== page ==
Its very fashionable amongst Conservative commentators to speak of reaching out to younger voters. About time too. If I chip in my tuppenyworth before any of the speeches, I can't be accused of being divisive! Much of today's pre conference discussion focuses on tuition fees and housing. The Prime Minister has been setting the scene. It's still a few weeks before the budget, but seems to me today's discussion has committed to Chancellor to spend/invest quite a few billions under these budget heads.
Let's take tuition fees first. Much of the coverage has been about cancelling proposed increases in fees. I agree with this, but it will deliver a reduction in university's income. They will not be happy about this, not happy at all, but its not earth shattering. And won't be much public sympathy for universities either, after the publicity a few days ago about what uni bosses are paying themselves. But it seems to me that increasing the income level that a graduate must reach before having to repay any loan from £21K to £25K is rather more significant. It's going to cost the Chancellor many billions. So much that in the long run, I think this could be so expensive that it could lead to fewer places at university. I hope it's not too controversial a comment for me to make that this would not be an unwelcome development.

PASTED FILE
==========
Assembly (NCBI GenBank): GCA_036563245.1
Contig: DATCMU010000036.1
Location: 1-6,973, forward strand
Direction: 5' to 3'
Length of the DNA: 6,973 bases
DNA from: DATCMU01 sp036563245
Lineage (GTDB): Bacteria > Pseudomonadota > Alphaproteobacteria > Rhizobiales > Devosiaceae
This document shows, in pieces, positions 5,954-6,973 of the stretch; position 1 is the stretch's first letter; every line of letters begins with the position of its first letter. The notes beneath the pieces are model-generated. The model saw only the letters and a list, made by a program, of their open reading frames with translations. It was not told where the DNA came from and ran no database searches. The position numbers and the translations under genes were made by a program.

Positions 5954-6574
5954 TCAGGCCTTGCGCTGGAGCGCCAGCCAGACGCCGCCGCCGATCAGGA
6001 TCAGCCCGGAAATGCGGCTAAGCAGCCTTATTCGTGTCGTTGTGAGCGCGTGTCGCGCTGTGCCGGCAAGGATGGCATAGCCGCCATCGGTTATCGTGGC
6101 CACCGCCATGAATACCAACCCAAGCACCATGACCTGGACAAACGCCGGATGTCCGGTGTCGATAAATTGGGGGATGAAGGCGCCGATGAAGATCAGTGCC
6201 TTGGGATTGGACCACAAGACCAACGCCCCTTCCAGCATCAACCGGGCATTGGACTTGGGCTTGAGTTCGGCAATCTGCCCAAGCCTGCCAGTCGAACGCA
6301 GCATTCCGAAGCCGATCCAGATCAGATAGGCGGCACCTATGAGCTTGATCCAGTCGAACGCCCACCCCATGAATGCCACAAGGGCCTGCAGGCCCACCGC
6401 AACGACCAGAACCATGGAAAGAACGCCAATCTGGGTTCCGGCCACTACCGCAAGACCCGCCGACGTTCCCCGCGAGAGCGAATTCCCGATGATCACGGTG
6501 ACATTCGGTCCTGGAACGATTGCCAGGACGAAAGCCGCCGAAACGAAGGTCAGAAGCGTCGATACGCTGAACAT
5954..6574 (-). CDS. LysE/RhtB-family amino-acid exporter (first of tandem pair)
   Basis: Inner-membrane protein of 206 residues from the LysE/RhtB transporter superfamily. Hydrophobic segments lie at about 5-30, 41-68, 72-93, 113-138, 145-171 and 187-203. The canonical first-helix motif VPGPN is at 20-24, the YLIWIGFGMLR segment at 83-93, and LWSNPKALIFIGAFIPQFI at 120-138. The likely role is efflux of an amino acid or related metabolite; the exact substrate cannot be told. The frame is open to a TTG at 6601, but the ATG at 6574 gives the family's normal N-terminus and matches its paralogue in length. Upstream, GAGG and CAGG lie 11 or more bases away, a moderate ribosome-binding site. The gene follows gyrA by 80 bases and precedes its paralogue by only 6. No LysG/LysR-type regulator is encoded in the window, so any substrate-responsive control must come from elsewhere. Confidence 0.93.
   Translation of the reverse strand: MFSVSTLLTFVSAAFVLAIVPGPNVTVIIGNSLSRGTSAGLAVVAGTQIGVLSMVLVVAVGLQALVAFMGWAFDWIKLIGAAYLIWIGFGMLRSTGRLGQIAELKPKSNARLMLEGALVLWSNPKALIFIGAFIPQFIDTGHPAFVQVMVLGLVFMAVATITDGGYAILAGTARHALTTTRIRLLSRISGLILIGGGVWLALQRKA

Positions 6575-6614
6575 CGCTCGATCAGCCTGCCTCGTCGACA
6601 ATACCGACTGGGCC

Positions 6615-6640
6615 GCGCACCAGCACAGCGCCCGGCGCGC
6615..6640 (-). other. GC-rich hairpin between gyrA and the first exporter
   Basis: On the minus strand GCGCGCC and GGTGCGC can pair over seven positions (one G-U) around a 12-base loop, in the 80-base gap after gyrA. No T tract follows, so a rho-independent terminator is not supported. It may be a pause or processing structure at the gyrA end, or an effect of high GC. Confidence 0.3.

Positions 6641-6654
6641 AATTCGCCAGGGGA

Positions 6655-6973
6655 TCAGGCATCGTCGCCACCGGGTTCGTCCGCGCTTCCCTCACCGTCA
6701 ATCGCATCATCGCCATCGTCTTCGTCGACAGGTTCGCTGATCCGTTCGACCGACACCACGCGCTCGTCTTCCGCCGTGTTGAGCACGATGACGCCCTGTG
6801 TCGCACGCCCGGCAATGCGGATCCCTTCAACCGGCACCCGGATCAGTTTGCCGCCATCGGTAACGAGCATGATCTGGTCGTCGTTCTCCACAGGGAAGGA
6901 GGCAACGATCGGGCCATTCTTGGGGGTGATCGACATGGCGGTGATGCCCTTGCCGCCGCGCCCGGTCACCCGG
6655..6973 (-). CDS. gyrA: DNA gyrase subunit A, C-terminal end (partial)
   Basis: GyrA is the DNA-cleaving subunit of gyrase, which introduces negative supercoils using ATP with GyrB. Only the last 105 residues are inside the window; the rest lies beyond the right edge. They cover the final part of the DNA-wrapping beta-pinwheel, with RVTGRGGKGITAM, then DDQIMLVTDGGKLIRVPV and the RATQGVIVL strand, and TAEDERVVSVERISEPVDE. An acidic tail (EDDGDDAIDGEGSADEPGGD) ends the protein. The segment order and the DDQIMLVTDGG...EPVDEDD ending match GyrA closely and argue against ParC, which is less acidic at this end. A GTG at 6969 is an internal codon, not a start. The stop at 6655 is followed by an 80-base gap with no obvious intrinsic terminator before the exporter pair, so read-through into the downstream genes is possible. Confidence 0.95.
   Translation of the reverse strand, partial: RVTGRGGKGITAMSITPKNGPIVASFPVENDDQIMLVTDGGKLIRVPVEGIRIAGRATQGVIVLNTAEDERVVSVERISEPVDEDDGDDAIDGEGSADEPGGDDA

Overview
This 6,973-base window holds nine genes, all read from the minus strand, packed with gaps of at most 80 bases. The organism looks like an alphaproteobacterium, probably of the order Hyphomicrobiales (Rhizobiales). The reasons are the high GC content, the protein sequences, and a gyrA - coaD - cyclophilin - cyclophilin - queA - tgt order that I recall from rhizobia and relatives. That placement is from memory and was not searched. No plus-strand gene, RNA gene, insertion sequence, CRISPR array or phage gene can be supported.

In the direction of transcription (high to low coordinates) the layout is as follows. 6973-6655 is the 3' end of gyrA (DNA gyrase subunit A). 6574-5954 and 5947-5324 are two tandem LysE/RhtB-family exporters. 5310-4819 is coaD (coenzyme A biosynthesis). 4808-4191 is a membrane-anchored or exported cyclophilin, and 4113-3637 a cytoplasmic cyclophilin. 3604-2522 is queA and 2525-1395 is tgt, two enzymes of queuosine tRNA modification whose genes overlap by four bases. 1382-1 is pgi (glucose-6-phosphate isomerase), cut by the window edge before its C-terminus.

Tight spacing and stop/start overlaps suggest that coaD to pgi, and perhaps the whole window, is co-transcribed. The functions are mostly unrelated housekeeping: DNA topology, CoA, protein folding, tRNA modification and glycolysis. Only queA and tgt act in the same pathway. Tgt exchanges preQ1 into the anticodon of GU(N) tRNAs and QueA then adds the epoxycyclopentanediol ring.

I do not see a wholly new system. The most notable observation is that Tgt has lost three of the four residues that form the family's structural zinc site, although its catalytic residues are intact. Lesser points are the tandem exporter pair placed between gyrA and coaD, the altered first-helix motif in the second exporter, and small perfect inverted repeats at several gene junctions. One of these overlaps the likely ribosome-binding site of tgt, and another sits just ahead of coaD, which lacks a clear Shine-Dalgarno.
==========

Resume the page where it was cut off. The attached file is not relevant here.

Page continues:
And so on to housing, thought to be a 'touchstone' issue for young people. This really is a key issue. We need young people to have a personal stake in capitalism - through ownership. No better way than through home ownership. I've been saying for a while that we need a dramatic commitment that takes the headlines. "A million new houses by 2022" or something similar. Today's discussion has been about Gov't commitment to 'Help to Buy'. Asking myself if this will work, or will it just feed into higher prices. And it's a lot of public money. Only real way to tackle the housing issue is through allowing more freedom to build. Increase supply. Seems obvious to me. And we need to end hoysebuilders stockpiling land. We need more permissive planning systems. Let the people build, not just let housing associations and councils build. It's the planning system that killing development through limiting supply.
Difficult for me as a past president of CPRW to advocate greater freedom to build - and limiting the ability of planning systems to frustrate development. I recall my astonishment when I was asked to take on presidency of CPRW. I had been Chair of a planning authority for many years, and was in favour of more development. Yes I thought it should be of quality, and sensitively located, but new houses, new factories and new transport infrastructure there has to be. Not sure there's a need for Govt to throw billions at this - just set the private sector free to deliver. Hope these are the messages coming out of Manchester this week.